Finally, as regards the information-entropy relationship, the discussion continues as to whether the increase in entropy in the universe as a whole, as dictated by the Second Law of Thermodynamics, accounts for our perception of the passage of time (another idea commonly attributed the Richard Feynman). Paul Halpern, in his popular science book The Quantum Labyrinth, argues that can best be understood in terms of the relation between entropy and our information/knowledge: “As the universe progresses over time, more and more of the past becomes known. That growing knowledge represents a measure of order that matches low entropy. In contrast, the future remains unknown; it is comparatively disorganised and therefore has higher entropy. The discrepancy between the low-entropy past (of burgeoning information) and the high entropy future (of events unknown) results in a natural arrow of time” (p.211).
Moving away from issues around entropy, another way in which information concepts are entering mainstream physics is in which is termed the ‘reconstruction’ of quantum mechanics. It is notorious that the principles of quantum mechanics are almost entirely ad hoc, derived by the pioneers in the early twentieth century. While the mathematical machinery is very effective for calculating correct answers to physical problems, there is no agreed interpretation of what the theory means, or why it is as it is. Attempts at reconstruction begin from scratch, by trying to derive the quantum mechanical formalism from basic ideas. Most of these basic ideas have some informational flavour, and some are wholly information centric. The literature of this topic is highly technical, but an accessible introduction is given in an article in Quanta magazine by Philip Ball. Those who want to have a look at more technical examples might try a paper on an informational derivation of quantum theory, one on a unification of force and matter by quantum information, or a recent review of the topic.
Staying with quantum mechanics, we may note that one its interpretations, due to David Bohm, the American theoretical physicist who spent much of his career in London, has always been informational in nature. Bohm held that a crucial ingredient of the quantum world is so-called ‘active information’, a form of semantic information which guides the elements of the physical universe. This smacks to some of panpsychism, and has an intriguing resonance with the idea of integrated information as the basis for consciousness discussed in a previous post. Bohmian views of quantum mechanics have been somewhat out of favour, but may perhaps regain popularity with the general informational turn; see the article by William Seager for an accessible and sympathetic review.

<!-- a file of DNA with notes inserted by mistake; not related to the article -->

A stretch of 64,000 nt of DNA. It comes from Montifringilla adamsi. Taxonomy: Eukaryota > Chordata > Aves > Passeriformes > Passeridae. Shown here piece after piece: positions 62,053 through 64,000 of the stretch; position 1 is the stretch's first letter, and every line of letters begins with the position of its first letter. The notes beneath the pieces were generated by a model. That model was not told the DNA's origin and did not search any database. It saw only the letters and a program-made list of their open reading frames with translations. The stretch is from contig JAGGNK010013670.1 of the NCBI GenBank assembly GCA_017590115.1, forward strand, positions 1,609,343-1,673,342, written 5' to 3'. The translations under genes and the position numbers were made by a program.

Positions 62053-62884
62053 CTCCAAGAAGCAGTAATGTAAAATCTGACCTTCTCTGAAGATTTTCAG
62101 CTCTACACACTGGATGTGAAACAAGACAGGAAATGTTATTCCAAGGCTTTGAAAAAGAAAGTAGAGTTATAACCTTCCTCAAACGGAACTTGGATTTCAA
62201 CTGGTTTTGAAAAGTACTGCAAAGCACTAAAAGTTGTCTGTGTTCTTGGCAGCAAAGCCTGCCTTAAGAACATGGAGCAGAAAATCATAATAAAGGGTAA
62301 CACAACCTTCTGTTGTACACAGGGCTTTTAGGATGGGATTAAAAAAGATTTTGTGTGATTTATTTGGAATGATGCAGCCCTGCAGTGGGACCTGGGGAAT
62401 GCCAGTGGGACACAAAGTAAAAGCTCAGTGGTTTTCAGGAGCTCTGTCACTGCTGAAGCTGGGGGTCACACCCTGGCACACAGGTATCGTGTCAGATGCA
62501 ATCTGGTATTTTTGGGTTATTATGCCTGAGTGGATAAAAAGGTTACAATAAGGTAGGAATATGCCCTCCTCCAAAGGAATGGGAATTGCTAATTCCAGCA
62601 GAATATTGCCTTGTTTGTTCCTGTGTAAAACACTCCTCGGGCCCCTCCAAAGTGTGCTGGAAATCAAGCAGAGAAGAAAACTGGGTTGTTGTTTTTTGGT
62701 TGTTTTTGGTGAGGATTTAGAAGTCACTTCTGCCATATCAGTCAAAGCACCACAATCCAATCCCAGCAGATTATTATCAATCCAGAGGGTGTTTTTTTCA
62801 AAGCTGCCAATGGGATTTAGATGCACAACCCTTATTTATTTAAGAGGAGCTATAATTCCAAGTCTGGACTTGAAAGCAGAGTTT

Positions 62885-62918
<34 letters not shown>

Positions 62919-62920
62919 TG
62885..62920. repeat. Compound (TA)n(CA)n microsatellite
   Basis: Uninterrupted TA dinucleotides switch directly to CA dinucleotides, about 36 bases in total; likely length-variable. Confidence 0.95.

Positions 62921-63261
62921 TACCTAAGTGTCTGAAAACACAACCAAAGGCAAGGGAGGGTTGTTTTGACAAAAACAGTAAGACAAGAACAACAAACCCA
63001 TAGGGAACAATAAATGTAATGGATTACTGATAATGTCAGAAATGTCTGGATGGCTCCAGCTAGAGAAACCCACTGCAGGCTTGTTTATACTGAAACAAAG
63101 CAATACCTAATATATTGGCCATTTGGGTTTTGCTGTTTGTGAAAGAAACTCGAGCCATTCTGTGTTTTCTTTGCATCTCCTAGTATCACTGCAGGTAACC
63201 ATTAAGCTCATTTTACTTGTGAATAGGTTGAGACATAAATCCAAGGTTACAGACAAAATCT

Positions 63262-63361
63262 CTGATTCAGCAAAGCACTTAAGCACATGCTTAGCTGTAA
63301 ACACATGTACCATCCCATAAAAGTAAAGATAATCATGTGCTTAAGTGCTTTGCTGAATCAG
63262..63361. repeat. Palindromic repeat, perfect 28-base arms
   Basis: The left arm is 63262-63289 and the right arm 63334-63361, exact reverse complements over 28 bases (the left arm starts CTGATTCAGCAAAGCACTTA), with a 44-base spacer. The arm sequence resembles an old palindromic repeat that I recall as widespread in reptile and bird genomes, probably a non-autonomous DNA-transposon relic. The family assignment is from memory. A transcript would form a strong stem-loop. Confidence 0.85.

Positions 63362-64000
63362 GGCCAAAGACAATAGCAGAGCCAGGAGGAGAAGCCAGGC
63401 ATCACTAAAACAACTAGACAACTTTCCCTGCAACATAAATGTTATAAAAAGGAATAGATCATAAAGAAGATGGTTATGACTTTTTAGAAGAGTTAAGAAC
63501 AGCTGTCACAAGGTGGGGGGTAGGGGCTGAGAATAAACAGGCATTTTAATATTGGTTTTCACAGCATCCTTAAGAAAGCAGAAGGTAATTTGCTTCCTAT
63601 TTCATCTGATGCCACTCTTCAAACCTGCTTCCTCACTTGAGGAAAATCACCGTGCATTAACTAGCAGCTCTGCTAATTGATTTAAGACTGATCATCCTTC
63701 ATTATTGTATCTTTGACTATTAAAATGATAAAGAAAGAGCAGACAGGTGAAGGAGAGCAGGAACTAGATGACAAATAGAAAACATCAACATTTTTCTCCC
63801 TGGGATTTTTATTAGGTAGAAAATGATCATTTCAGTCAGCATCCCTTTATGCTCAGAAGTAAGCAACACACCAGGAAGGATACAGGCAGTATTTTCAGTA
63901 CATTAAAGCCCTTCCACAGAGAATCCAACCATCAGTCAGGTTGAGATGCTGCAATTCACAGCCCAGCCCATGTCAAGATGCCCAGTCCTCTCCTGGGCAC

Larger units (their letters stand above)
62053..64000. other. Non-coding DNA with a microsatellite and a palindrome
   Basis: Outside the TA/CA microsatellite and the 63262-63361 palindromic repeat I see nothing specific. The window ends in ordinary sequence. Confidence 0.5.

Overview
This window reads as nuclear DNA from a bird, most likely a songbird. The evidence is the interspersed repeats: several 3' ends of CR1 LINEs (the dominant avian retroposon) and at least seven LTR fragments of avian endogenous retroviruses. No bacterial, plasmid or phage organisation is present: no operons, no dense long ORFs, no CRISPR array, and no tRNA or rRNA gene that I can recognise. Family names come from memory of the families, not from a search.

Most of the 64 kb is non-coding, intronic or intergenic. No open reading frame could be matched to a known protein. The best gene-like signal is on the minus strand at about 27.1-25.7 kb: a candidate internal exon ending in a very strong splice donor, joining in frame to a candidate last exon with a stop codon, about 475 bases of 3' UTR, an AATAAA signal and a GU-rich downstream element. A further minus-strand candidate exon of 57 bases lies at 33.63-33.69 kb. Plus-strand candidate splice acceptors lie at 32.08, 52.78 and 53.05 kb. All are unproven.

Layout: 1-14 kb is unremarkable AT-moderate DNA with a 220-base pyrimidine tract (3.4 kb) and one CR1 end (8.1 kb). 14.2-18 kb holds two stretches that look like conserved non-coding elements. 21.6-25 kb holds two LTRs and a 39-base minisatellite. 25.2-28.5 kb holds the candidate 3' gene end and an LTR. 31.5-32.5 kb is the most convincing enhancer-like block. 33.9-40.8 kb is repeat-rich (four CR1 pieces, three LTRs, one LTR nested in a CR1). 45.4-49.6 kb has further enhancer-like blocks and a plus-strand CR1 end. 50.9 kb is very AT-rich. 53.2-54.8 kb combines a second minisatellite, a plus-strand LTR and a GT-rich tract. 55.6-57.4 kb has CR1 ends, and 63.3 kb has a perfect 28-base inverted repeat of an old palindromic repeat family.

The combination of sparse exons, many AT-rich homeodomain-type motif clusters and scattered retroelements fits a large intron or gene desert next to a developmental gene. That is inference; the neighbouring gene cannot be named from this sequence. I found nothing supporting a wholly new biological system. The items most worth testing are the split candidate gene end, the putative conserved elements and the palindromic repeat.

Rolf Landauer’s fundamental insight that information is physical has also been continually investigated and extended. His calculation that heat is dissipated and entropy increased when a bit of information is erased has been experimentally proven. New, and more sophisticated, conceptions of physical information have been derived on the foundations established by Landauer; see, for example, Anderson’s idea of observer-local referential information. For a review, see the article by Ciliberto and Lutz, and for an accessible summary see the shorter version by the same authors.
Interesting enough, you may say, but does this have anything to do with the library/information sciences, and their concept of meaningful, recorded information? Is there any substantive link between physical and social information? Frank Wilczek, contemplating the unification of mind and matter, thinks there may be: “And if physics evolves to describe matter in terms of information … a circle of ideas will have closed. Mind will have become more matter-like and matter will have become more mind-like” (p.19). And I’m sure Byrhtferth would have agreed. It would be well to keep an open mind.